From Daily Mail/Australian Associated Press (see some of these quotes on video HERE):

Amidst the flashing cameras, fans and buzz of The Rover's Australian premiere, its star Robert Pattinson was really just missing the Outback.

Pattinson, his co-star Guy Pearce and director David Michod walked the red carpet in Sydney on Saturday night for Michod's much-anticipated follow-up to Animal Kingdom, which is screening as part of Sydney Film Festival.

Hundreds of fans waited along the street for the Twilight star, some who had been there since early that morning.

The anticipation seemed to be too much for one, who climbed over the barrier for a closer look, before realising it probably wasn't a great idea to stand in the middle of three lanes of CBD street traffic.

When the stars turned up, one lane outside the State Theatre was blocked off to allow Pattinson and Pearce to meet and take photographs with the crowd. Cars crawled past as people, realising what the fuss was about, pressed against windows with their phones trying to get a snap.

Pearce says the turn-out wasn't shocking because Pattinson "deserves it totally".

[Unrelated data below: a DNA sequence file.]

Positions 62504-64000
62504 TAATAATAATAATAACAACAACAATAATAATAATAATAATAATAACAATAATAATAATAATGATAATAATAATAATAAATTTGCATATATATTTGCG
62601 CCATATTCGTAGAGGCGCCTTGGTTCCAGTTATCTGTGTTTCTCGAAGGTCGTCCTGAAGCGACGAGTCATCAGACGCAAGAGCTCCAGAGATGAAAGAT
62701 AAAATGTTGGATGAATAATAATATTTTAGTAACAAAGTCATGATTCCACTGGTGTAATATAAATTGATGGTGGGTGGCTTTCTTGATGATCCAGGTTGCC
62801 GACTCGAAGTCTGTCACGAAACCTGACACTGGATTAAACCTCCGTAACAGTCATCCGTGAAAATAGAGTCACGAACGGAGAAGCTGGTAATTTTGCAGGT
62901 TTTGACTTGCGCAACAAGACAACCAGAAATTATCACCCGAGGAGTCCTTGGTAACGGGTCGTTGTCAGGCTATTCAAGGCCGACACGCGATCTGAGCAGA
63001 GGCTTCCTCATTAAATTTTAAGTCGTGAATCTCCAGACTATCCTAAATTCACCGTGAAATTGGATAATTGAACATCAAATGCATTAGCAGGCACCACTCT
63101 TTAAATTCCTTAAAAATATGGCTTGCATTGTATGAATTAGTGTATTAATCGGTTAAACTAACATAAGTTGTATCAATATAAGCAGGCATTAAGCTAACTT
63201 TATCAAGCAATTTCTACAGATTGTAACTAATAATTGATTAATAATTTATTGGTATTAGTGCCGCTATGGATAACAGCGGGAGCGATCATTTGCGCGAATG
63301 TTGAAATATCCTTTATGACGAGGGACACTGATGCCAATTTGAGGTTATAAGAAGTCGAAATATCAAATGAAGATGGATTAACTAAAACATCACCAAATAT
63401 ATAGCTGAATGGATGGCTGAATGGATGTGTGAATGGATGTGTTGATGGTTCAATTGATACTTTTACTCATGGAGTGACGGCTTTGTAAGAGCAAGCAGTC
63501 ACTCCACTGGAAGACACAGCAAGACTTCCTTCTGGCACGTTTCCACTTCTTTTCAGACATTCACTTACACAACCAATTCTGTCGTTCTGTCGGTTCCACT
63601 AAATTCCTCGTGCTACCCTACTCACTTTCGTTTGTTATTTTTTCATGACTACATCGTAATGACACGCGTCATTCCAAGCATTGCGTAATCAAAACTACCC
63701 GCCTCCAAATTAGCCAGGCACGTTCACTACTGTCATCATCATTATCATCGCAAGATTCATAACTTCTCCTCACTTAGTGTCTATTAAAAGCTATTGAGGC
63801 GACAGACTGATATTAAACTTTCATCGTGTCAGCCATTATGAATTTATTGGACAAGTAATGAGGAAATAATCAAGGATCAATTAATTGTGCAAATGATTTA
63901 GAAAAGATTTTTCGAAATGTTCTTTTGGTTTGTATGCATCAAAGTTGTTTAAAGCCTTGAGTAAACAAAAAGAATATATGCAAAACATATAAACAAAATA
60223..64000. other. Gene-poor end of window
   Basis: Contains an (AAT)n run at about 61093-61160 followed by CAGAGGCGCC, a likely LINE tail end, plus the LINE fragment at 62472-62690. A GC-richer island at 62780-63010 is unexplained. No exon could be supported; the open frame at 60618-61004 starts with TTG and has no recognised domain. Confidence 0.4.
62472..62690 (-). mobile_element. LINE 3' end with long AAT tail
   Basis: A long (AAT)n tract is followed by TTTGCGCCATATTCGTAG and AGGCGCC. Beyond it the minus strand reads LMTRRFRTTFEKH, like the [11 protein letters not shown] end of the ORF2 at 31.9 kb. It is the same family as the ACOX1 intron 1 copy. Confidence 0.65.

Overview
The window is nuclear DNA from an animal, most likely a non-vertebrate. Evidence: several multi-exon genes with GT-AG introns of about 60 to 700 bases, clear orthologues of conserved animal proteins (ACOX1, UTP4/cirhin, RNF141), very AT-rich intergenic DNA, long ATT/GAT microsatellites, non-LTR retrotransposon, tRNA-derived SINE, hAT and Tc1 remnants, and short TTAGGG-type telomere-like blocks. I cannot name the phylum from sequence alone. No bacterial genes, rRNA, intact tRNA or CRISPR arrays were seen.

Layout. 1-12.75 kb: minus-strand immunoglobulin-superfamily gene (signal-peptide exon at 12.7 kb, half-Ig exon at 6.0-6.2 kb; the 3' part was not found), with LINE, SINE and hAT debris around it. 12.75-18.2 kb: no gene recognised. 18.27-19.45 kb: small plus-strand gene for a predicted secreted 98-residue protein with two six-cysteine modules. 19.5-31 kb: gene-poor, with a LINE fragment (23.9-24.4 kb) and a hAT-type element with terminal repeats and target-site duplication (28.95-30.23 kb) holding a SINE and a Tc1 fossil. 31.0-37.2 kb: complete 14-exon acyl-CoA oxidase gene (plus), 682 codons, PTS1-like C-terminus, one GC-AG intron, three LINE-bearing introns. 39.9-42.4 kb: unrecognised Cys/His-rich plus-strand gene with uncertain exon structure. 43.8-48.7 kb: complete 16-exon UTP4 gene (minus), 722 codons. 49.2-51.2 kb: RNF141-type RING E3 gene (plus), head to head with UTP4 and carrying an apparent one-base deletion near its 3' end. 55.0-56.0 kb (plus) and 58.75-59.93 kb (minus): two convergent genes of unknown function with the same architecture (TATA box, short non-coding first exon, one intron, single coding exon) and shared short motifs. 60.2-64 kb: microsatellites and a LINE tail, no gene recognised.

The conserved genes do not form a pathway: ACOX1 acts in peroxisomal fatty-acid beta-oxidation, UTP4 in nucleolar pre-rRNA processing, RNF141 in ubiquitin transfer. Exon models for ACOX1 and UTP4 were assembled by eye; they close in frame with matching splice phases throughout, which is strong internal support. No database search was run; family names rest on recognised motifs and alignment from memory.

"It's pretty full on though," he says. "I'm glad it doesn't happen to me all the time."

Pearce would have had a taste of this kind of hysteria over the years, particularly on Neighbours, but admits "it was never quite this mad".

Director David Michod knew when Pattinson signed onto star in The Rover that this kind of fanbase existed, but he didn't really know what it would feel like to be around it.

"With Rob it's Beatlemania," he says.

"But it's been one of the great, sort of most rewarding things for me about this whole experience is realising that the guy who's at the centre of this bizarre bubble is actually a really wonderful gentle, humble, interesting, funny human being."

The Rover was filmed over seven weeks in remote South Australia. And for Pattinson, being in the Outback allowed him to feel a bit more free.

"I really miss the Outback, I loved it out there," he says, adding he will also miss Australians in general.

In The Rover, Pattinson plays Rey, a young, simple Southern American who finds himself alone and forced to help Pearce's Eric - a cold, angry loner - find the gang who stole his car. Pattinson's performance, filled with tics and vulnerability, has been called "career re-defining" and for Pearce, seeing him play Rey was "utterly heartbreaking".

"In fact, I don't think I worked on the first day and on the second day I went out and was watching Rob do some stuff and I was really quite taken by what he was doing," he says.

"I'm embarrassing him by saying this right now, but I just found it a really extraordinary, really beautiful performance."

* The Rover is screening as part of Sydney Film Festival. It opens in Australian cinemas on June 12.